Got a version of Word that uses the menu interface (Word 97, Word 2000, Word 2002, or Word 2003)? This site is for you! If you use a later version of Word, visit our WordTips site focusing on the ribbon interface.
With more than 50 non-fiction books and numerous magazine articles to his credit, Allen Wyatt is an internationally recognized author. He is president of Sharon Parq Associates, a computer and publishing services company.
Learn more about Allen...
Please Note: This article is written for users of the following Microsoft Word versions: 97, 2000, 2002, and 2003. If you are using a later version (Word 2007 or later), this tip may not work for you. For a version of this tip written specifically for later versions of Word, click here: Pulling Tables Back Into View.
When you first add a table to your document, Word determines column width by dividing the space available between margins by the number of columns in the table. If you later add a column to the table, the inserted column will push the right edge of the table past the right margin. This may make it difficult to "grab" and resize the right-most column.
There are several ways to deal with this type of situation. For instance, you could change to landscape orientation, adjust the column widths, and then switch back to portrait orientation. Another thing to try is to switch to Normal (or Draft) view, as opposed to Page Layout (or Print Layout) view. This allows you to see the columns that extend past the right margin and make any adjustments.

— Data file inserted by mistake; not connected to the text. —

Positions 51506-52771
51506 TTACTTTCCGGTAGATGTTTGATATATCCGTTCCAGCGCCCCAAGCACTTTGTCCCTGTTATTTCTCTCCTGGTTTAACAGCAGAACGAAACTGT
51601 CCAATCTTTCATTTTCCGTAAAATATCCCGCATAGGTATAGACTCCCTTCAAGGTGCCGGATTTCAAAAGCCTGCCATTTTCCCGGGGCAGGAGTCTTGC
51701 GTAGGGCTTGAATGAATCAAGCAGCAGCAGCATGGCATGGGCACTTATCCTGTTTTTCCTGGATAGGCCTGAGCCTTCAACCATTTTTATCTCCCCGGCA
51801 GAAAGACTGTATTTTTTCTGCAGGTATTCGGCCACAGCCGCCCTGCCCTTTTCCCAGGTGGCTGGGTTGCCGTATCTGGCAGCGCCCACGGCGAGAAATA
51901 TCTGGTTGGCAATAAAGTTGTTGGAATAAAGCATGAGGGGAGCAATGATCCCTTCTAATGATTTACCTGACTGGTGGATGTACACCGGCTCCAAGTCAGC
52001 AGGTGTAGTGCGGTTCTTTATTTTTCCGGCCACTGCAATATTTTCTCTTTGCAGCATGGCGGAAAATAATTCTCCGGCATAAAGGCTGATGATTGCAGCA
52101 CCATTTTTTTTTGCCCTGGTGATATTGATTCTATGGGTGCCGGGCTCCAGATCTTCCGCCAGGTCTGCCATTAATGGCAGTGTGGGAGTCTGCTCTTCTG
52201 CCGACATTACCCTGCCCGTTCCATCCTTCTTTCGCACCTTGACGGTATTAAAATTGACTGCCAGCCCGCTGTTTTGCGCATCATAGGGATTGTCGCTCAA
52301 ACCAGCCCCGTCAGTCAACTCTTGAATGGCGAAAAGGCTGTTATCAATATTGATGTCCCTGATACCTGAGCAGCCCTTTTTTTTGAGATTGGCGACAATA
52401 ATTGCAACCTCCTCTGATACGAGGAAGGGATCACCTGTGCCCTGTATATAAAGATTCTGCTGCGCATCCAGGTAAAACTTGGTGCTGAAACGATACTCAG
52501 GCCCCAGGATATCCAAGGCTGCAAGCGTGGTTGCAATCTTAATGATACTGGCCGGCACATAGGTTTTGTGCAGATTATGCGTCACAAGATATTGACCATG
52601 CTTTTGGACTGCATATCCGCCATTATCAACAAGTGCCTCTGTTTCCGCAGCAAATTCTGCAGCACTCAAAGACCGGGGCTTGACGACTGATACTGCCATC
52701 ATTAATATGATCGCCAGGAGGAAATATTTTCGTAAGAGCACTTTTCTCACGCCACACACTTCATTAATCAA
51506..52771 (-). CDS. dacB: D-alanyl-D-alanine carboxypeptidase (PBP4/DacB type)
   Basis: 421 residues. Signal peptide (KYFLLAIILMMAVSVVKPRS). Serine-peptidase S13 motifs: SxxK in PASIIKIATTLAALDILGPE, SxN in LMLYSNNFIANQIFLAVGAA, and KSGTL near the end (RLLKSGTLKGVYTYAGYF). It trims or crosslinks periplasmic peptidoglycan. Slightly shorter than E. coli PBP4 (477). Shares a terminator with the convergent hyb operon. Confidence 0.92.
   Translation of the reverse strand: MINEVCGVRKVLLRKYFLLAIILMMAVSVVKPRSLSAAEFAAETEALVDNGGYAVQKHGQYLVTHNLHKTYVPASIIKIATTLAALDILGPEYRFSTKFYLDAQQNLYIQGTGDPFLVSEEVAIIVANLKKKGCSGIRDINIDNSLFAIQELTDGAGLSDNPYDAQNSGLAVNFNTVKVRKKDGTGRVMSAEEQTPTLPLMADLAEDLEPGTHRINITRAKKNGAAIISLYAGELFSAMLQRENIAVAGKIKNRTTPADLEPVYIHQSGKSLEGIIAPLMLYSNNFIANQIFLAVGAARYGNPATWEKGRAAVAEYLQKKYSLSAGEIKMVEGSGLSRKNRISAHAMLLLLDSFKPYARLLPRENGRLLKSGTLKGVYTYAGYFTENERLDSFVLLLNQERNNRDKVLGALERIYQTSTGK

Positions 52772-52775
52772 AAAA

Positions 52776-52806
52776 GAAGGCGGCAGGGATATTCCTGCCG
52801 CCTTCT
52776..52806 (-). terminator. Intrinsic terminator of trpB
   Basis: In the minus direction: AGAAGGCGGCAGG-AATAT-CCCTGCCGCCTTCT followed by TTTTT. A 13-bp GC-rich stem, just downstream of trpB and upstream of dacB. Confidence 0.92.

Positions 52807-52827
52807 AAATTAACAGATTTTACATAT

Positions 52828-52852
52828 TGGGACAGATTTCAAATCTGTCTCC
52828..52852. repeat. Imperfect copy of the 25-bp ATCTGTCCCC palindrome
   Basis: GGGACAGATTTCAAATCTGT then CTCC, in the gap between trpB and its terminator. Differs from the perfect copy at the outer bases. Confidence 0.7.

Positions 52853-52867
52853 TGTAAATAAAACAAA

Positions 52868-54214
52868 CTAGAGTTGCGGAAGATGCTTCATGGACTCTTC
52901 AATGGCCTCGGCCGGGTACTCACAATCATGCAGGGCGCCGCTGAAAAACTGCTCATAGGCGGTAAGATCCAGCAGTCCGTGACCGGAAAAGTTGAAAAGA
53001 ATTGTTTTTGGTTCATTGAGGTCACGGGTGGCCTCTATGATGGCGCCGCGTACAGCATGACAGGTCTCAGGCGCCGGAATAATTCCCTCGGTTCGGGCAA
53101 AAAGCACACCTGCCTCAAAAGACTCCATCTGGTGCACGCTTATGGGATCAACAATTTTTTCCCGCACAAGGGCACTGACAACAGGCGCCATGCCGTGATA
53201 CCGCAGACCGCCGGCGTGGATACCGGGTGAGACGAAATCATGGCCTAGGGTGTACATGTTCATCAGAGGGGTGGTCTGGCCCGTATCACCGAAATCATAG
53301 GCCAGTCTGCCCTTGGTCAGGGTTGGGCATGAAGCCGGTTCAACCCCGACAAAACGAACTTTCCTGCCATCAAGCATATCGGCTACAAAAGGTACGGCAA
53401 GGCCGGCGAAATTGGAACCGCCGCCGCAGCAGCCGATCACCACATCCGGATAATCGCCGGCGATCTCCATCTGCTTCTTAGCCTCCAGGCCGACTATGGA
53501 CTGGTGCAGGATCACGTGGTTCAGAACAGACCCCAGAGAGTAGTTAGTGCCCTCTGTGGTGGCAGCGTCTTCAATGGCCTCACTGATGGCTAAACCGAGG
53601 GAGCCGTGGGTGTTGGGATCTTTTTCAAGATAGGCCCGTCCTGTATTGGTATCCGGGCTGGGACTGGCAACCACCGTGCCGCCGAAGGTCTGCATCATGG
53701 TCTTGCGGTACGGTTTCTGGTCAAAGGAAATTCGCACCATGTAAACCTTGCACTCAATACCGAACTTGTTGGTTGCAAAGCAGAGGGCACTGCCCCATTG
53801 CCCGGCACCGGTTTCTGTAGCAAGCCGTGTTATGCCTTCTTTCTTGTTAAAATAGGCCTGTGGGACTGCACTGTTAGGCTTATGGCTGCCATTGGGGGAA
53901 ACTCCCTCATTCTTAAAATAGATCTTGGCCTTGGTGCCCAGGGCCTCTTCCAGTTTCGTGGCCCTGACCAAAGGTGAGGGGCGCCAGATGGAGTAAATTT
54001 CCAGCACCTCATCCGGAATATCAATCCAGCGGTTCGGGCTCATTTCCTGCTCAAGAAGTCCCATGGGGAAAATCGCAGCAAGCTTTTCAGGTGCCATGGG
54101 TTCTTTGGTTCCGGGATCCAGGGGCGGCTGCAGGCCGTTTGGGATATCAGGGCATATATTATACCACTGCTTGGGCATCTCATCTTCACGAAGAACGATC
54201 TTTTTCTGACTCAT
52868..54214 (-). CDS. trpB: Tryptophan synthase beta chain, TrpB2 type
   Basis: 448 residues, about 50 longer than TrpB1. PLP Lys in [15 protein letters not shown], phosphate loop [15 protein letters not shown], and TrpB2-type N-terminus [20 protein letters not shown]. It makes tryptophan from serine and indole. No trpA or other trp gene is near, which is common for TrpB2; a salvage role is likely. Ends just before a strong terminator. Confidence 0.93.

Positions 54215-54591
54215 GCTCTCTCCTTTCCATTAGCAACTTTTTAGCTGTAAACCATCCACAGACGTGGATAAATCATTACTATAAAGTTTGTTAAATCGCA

If you want to adjust all the columns so everything fits as well as possible, follow these steps if you are using Word 2000 through Word 2003:
The result is that Word adjusts your table so as much of each column is as visible as possible, within the limits of the page margins and according to how much information is in each column. This can sound confusing, and the effects are best understood by trying out the feature with different types of information in your table. If the table is empty, each column is made as narrow as possible, and you end up with a "scrunched" table. If there is information in the table, then each column is made as wide as possible to display all the information in that column. If the table is still too wide, Word narrows the widest columns, thereby wrapping the contents of those columns, until it can fit everything.
If you are using Word 97, a totally different method of fitting your columns has to be used. Follow these steps, instead:
The effect on your table depends on whether your table contains information, or not. If the table is empty, the columns are evenly resized so they fit within the page margins. If there is information in any of the columns, the column width is set so that information fits on a line (if possible). Once your column widths are set in this way, you can do any final column adjustment, as necessary.
WordTips is your source for cost-effective Microsoft Word training. (Microsoft Word is the most popular word processing software in the world.) This tip (80) applies to Microsoft Word 97, 2000, 2002, and 2003. You can find a version of this tip for the ribbon interface of Word (Word 2007 and later) here: Pulling Tables Back Into View.
The First and Last Word on Word! Bestselling For Dummies author Dan Gookin puts his usual fun and friendly candor back to work to show you how to navigate Word 2013. Spend more time working and less time trying to figure it all out! Check out Word 2013 For Dummies today!